The grand Hotel Viger, although built to promote the comfort of the people of the Dominion, has not destroyed the pathetic interest of the early struggles and heroism which still clothes its site, and which heightens the present appreciation of a civilization of which the old mill and fort were the pioneers.

In our frequent boasts of the great strides that knowledge has taken in the present century, we commonly have in mind the physical sciences; but we doubt whether in any department of physical science the manuals in use seventy-five years ago are so utterly inferior to those of the present day as are, for instance, the remarks of Viger, and his commentators before Hermann, on the syntax of the Greek verb, to the philosophical treatment of the same points by Professor Goodwin.

He found a capable and dauntless supporter in Dr J. O. Chénier, the young physician of the village. Chénier was one of the few leaders of the revolt whose courage challenges admiration; and it is fitting that to-day a monument, bearing the simple inscription CHÉNIER, should stand in the Place Viger in Montreal, among the people for whom, though misguidedly and recklessly, he laid down his life.

James Leslie, president of the executive council; Hon. R.E. Caron, president of the legislative council; Hon. E.P. Taehé, chief commissioner of public works; Hon. I.C. Aylwin, solicitor-general for Lower Canada; Hon. L.M. Viger, receiver-general. Upper Canada. Hon. Robert Baldwin, attorney-general of Upper Canada; Hon. R.B. Sullivan, provincial secretary; Hon. F. Hincks, inspector-general; Hon.

On John Neilson, who had gone to England with him in 1822 and with Cuvillier and Viger in 1828, and who had supported him heartily during the Dalhousie régime, Papineau could no longer count. Under Aylmer a coolness sprang up between the two men.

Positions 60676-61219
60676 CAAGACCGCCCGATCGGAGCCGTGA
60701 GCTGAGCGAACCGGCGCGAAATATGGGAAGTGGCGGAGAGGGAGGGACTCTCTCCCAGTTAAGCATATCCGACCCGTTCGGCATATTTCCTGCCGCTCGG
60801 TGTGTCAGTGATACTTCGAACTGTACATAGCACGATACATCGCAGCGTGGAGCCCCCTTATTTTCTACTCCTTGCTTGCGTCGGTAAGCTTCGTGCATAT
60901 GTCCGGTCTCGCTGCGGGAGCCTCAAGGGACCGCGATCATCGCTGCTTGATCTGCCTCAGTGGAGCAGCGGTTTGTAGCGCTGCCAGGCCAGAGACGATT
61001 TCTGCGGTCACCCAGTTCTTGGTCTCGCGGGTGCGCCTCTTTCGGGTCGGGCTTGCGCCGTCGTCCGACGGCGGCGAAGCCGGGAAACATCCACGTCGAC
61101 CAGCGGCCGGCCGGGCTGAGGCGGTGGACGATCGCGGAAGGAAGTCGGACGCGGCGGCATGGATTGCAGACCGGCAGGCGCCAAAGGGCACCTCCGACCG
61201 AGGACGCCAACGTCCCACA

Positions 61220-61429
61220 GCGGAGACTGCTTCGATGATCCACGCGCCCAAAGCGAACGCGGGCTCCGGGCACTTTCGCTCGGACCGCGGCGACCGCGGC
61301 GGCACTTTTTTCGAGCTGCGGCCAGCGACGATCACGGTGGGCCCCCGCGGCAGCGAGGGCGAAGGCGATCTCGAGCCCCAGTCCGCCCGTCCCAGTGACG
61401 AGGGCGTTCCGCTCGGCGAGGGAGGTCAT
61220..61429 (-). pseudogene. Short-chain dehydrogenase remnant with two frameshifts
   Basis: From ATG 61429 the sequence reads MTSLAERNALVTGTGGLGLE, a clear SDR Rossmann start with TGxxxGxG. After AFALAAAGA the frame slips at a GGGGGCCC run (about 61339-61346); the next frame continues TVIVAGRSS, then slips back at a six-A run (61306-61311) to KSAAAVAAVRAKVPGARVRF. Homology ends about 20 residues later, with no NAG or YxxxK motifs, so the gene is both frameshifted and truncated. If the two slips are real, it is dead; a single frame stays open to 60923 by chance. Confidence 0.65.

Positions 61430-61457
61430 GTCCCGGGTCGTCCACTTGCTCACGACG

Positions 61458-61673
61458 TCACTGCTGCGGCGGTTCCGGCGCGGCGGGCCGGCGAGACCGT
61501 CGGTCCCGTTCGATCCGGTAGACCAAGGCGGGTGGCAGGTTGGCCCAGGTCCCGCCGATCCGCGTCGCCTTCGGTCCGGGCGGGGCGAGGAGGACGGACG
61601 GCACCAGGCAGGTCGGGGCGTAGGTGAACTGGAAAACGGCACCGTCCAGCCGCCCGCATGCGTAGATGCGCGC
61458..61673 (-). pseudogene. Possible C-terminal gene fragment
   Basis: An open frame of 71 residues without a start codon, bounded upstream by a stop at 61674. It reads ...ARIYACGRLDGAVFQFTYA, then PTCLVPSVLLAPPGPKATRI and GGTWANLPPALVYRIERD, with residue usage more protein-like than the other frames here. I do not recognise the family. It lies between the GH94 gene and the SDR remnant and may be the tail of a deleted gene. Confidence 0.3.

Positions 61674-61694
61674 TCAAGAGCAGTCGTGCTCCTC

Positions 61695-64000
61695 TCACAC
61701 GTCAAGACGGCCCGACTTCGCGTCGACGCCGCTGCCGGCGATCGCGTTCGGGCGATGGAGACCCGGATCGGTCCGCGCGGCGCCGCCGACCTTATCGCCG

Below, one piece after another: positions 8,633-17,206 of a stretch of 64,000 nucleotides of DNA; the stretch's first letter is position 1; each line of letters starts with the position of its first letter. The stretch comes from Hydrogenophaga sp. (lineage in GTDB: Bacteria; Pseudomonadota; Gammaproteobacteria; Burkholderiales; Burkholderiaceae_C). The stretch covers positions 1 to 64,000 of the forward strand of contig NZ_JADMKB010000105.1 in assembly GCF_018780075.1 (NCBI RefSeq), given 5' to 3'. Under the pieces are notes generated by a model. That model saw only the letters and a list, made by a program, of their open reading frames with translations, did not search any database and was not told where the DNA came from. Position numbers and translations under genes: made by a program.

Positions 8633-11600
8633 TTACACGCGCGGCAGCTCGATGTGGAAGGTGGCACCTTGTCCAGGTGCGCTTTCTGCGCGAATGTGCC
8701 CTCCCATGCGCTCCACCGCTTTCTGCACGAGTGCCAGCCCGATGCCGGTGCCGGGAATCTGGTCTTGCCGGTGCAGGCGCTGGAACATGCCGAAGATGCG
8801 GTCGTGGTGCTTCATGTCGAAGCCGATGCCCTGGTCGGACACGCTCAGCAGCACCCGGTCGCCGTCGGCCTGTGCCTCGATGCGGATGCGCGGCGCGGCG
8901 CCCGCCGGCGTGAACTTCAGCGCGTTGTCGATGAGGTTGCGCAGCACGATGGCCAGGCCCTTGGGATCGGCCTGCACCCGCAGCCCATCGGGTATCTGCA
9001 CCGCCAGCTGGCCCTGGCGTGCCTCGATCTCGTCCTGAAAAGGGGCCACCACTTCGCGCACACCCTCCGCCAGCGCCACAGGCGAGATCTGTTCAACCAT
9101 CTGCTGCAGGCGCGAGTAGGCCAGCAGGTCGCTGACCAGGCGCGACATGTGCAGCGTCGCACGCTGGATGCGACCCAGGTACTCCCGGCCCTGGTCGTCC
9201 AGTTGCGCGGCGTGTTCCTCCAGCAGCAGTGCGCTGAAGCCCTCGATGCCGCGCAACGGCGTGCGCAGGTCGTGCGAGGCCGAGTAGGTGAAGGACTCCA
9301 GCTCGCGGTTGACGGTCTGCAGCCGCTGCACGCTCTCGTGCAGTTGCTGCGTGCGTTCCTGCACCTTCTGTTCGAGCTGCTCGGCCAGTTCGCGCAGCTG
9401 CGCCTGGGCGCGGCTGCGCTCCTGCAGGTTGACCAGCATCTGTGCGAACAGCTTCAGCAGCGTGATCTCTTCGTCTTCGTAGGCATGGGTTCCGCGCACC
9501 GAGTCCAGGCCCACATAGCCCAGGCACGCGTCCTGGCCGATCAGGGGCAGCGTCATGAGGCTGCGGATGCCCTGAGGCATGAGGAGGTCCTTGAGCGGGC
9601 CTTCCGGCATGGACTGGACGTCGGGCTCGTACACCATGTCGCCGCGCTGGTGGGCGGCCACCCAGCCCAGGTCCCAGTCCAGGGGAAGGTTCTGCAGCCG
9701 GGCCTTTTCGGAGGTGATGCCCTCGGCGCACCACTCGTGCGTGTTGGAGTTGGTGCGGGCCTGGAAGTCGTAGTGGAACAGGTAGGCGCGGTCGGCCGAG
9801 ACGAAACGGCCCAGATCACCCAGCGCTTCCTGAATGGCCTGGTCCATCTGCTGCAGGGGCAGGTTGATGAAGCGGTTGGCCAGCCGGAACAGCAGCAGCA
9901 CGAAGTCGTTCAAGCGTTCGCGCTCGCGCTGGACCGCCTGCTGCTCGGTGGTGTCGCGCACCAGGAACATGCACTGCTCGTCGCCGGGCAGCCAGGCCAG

The Critic. "Well laid on, and too well for his hearers to believe him. That indefatigable investigator of Canadian history, the late M. Jacques Viger, to whom I am indebted for a copy of this eulogy, suggested that the anonymous critic may have been Abbe la Tour, author of the Vie de Laval. If so, his statements need the support of more trustworthy evidence.

Among the other curiosities of this remarkable election was the defeat of Viger by Wolfred Nelson, lately in arms against Her Majesty's government. In this contest a young lawyer of Scottish descent carried Kingston for the Tories. He was destined to go far. His name was John Alexander Macdonald.

The names of Jacques Viger and Faribault, Sir Louis Lafontaine, the Abbes Laverdiere, and Verrault are well known as those of men who devoted themselves to the accumulation of valuable materials illustrative of the historic past, as the library of Laval University can testify.

The vote in favor of the resolutions was expressively large. There were twenty-five members present, and twenty voted for the resolutions. Messrs. Bourdages, Papineau, senior, Bellet, Papineau, junior, Debartch, Viger, Lee, and Bruneau, were named a committee to present an address to the Governor, founded on the resolutions, but they managed to escape that honor.

"I suppose I'd better, though the boat takes longer than the train and I hear that the Place Viger is full. I don't know anything about the other hotels; they mightn't be comfortable." "They'll no doubt be able to offer us all that we require, and I never pamper myself," Mrs. Keith replied. "In fact, it's now and then a relief to do something that's opposed to the luxuriousness of the age."